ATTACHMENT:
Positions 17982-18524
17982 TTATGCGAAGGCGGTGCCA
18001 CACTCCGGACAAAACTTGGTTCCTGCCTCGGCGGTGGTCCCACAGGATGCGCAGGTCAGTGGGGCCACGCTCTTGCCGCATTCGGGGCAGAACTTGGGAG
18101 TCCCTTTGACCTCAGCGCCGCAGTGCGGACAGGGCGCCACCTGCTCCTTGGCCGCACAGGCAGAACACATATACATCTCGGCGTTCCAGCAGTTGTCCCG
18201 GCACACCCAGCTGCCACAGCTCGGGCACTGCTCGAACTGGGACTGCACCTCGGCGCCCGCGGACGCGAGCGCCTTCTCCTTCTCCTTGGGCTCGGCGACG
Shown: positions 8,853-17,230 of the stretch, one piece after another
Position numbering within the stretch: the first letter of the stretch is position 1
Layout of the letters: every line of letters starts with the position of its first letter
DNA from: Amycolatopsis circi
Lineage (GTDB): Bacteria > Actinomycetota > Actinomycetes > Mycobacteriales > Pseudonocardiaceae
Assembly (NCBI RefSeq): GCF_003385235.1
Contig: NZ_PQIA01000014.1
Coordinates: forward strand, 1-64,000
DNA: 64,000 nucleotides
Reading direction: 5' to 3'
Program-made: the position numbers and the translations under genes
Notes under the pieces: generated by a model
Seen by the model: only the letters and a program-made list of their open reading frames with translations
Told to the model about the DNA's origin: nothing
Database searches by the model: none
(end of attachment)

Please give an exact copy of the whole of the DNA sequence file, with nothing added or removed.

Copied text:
Positions 17982-18524
17982 TTATGCGAAGGCGGTGCCA
18001 CACTCCGGACAAAACTTGGTTCCTGCCTCGGCGGTGGTCCCACAGGATGCGCAGGTCAGTGGGGCCACGCTCTTGCCGCATTCGGGGCAGAACTTGGGAG
18101 TCCCTTTGACCTCAGCGCCGCAGTGCGGACAGGGCGCCACCTGCTCCTTGGCCGCACAGGCAGAACACATATACATCTCGGCGTTCCAGCAGTTGTCCCG
18201 GCACACCCAGCTGCCACAGCTCGGGCACTGCTCGAACTGGGACTGCACCTCGGCGCCCGCGGACGCGAGCGCCTTCTCCTTCTCCTTGGGCTCGGCGACG
Shown: positions 8,853-17,230 of the stretch, one piece after another
Position numbering within the stretch: the first letter of the stretch is position 1
Layout of the letters: every line of letters starts with the position of its first letter
DNA from: Amycolatopsis circi
Lineage (GTDB): Bacteria > Actinomycetota > Actinomycetes > Mycobacteriales > Pseudonocardiaceae
Assembly (NCBI RefSeq): GCF_003385235.1
Contig: NZ_PQIA01000014.1
Coordinates: forward strand, 1-64,000
DNA: 64,000 nucleotides
Reading direction: 5' to 3'
Program-made: the position numbers and the translations under genes
Notes under the pieces: generated by a model
Seen by the model: only the letters and a program-made list of their open reading frames with translations
Told to the model about the DNA's origin: nothing
Database searches by the model: none